minstrel show

minstrel show
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minstrel show,
indigenous American theatrical form comprising a group of blackfaced white minstrels whose material
caricatured the singing and dancing of Negro slaves. It was popular in England as well as the United
States, reaching its zenith between 1850 and 1870. The form gradually declined, eventually
disappeared from the professional theatres, and became purely a vehicle for amateurs. Although its
influence was evident in vaudeville, radio, television, and motion pictures in the 20th century, its chief
impact came through its folk music and dances, which made permanent contributions to American
The father of the American minstrel show was Thomas Dartmouth Rice, popularly known as "Jim
Crow." He was an early Negro impersonator whose art created a vogue for blackfaced minstrelsy. The
pioneer company, the Virginia Minstrels, a quartet headed by Daniel Decatur Emmett, first performed
in 1843. Other noteworthy companies were Bryant's, Campbell's, and Haverly's, but the most
important of the early companies was the Christy Minstrels, who played on Broadway for nearly 10
years; Stephen Foster wrote songs for this company.
The format of the minstrel show, usually in two parts, was established by the Christy company and
changed little thereafter. In part one the performers were arranged in a semicircle, with the
interlocutor in the centre and the end men--Mr. Tambo, who played the tambourine, and Mr. Bones,
who rattled the bones--at the ends. The interlocutor, in whiteface, usually wore formal attire; the
others, in blackface, wore gaudy swallow-tailed coats and striped trousers. The program opened with
a chorus, often as a grand entrance, and at the conclusion of the song the interlocutor gave the
command, "Gentlemen, be seated." Then followed a series of jokes between the interlocutor and end
men, interspersed with ballads, comic songs, and instrumental numbers, chiefly on the banjo and violin.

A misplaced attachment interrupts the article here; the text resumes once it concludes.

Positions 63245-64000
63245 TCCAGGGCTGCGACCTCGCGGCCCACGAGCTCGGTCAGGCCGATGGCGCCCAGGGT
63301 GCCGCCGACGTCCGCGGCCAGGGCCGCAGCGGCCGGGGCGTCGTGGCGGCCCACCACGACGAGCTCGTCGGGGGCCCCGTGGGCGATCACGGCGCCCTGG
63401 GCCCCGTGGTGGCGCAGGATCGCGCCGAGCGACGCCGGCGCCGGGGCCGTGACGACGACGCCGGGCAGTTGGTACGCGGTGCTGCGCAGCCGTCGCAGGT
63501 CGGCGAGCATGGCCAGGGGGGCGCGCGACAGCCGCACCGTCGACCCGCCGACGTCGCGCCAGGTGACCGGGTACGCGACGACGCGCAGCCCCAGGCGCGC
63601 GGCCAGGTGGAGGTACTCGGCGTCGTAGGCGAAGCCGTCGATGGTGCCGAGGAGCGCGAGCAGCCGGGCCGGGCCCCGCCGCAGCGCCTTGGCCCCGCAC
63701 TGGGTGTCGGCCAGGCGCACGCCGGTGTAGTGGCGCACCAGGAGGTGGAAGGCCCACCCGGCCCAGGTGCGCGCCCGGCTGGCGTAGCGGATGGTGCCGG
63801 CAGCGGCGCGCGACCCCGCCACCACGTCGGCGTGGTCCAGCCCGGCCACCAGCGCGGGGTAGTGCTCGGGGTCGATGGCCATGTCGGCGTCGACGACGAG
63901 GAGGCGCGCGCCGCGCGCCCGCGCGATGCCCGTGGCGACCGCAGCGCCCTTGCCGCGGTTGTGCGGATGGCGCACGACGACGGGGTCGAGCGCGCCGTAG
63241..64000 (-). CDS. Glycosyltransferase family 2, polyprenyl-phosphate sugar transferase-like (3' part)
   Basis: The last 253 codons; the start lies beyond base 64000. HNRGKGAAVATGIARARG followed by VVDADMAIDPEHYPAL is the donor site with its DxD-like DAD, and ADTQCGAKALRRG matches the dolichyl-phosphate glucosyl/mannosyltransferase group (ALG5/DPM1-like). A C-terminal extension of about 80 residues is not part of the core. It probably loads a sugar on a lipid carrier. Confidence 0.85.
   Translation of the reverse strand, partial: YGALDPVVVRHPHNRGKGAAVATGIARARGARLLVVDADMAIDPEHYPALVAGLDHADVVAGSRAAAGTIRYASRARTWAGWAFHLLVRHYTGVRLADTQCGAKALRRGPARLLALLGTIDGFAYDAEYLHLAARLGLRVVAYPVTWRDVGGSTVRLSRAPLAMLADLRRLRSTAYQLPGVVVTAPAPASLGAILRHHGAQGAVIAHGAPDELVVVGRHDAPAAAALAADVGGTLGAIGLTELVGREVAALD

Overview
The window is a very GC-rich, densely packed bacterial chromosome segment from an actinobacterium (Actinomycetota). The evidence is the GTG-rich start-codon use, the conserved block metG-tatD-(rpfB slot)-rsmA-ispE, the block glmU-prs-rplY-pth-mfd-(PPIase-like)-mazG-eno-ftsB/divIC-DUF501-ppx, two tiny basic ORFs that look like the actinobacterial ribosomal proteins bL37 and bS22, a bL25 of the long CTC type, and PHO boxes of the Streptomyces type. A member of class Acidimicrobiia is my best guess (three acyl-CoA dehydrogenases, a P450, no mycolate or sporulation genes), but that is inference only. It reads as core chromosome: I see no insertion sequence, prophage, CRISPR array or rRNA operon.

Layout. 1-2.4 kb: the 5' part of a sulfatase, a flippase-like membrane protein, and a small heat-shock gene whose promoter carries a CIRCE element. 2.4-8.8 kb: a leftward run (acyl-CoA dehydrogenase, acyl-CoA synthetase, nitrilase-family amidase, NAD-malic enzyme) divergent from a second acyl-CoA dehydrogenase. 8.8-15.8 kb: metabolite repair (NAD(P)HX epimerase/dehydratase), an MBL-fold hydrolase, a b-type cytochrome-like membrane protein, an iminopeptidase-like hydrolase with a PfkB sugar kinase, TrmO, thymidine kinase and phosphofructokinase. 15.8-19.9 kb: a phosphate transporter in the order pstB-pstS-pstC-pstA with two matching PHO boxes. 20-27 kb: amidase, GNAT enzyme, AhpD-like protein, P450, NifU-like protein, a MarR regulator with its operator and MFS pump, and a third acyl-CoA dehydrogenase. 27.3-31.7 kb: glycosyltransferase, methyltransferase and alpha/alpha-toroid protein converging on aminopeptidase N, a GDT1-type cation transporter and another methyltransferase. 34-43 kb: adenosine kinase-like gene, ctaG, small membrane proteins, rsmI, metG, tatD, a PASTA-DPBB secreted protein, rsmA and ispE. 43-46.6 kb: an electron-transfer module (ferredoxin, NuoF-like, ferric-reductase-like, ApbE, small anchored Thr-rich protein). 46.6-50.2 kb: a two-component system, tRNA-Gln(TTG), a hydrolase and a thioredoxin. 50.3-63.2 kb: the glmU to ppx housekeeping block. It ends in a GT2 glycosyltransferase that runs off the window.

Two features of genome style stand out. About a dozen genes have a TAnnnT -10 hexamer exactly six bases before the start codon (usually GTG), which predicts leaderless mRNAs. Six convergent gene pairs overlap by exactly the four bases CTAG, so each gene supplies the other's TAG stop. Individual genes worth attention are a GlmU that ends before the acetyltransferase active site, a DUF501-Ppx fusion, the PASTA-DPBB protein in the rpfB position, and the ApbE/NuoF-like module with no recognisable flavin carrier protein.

The second part, or olio (mixture or medley), consisted of a series of individual acts that concluded
with a hoedown or walk-around in which every member did a specialty number while the others sang
and clapped. Occasionally there was a third part consisting of a farce, burlesque, or comic opera.
Minstrel troupes composed of black performers were formed after the Civil War. Some, like the Hicks
and Sawyer Minstrels, had black owners and managers; some, including Callendar's Consolidated
Spectacular Colored Minstrels, were popular in both the United States and England in the late 19th
and early 20th centuries. Initially these were all-male companies, including male alto and soprano
singers; the larger black minstrel shows included bands of multitalented instrumentalists to play
marches for the troupe's parades in the daytime and perform string accompaniments for the evening
shows. In addition to some music by Stephen Foster, their repertoire featured music by black
composers such as James Bland, a popular singer-banjoist who wrote some 700 songs, including
"Carry Me Back to Old Virginny." In general, these minstrel shows were the only theatrical medium in
which gifted black performers of the period could support themselves. A few of the larger companies
employed both black and white performers. By the 20th century, women also appeared in minstrel
shows, and the great blues singers Ma Rainey and Bessie Smith were both minstrel performers early in
their careers. Minstrel shows had effectively disappeared by the early 20th century, but the effects of
its racial stereotyping persisted in performance mediums well into mid-century.